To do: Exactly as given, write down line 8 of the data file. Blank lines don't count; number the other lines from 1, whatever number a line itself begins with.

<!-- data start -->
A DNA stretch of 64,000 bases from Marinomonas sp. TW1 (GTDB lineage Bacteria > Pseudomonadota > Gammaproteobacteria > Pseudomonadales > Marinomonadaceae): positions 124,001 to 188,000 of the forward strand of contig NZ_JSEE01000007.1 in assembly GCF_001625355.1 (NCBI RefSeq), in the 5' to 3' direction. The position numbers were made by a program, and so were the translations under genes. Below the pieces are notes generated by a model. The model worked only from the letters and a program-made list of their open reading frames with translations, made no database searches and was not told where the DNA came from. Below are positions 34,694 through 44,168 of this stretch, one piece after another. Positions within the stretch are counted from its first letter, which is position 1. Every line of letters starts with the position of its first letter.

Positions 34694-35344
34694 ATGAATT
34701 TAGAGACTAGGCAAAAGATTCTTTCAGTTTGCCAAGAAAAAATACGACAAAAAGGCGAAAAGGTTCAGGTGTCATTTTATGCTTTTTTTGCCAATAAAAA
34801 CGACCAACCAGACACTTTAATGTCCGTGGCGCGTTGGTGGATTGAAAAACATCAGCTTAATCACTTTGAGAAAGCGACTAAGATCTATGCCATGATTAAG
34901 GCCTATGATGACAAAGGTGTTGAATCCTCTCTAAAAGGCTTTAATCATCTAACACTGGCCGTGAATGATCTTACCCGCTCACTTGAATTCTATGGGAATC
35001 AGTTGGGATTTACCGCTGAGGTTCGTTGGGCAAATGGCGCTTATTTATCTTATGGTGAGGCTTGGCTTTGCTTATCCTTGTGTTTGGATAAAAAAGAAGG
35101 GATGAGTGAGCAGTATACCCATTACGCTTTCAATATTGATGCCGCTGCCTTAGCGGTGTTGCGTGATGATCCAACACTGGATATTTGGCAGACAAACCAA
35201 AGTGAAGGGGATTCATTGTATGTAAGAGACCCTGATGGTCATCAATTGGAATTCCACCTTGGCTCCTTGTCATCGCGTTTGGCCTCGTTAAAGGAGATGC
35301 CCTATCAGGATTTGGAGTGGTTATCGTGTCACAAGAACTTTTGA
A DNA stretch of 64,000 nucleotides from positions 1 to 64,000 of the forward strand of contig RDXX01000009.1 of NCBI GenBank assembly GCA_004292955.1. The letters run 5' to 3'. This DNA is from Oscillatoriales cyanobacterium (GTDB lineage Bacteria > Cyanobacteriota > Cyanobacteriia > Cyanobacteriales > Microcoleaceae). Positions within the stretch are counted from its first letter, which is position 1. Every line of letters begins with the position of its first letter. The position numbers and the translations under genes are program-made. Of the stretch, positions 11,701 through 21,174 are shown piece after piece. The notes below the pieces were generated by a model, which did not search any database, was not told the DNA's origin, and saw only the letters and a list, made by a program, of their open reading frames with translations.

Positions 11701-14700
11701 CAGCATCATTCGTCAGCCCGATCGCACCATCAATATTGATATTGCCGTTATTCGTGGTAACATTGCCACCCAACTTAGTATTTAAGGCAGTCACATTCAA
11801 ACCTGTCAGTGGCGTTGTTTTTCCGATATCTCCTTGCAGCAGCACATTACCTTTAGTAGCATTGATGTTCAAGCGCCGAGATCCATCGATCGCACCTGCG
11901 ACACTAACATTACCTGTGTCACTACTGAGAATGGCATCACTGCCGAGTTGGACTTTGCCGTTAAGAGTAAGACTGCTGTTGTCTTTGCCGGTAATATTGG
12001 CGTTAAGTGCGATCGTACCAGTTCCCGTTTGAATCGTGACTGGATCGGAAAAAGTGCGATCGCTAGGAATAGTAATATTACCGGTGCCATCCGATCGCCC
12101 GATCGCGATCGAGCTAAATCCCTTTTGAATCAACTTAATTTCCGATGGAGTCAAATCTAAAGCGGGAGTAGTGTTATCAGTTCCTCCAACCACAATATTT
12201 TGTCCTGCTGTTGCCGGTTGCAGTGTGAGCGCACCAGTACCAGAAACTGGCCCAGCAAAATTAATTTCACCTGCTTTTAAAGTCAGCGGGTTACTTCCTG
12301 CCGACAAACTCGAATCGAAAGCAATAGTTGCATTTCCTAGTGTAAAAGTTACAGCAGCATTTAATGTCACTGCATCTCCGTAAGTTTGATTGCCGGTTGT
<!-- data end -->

35101 GATGAGTGAGCAGTATACCCATTACGCTTTCAATATTGATGCCGCTGCCTTAGCGGTGTTGCGTGATGATCCAACACTGGATATTTGGCAGACAAACCAA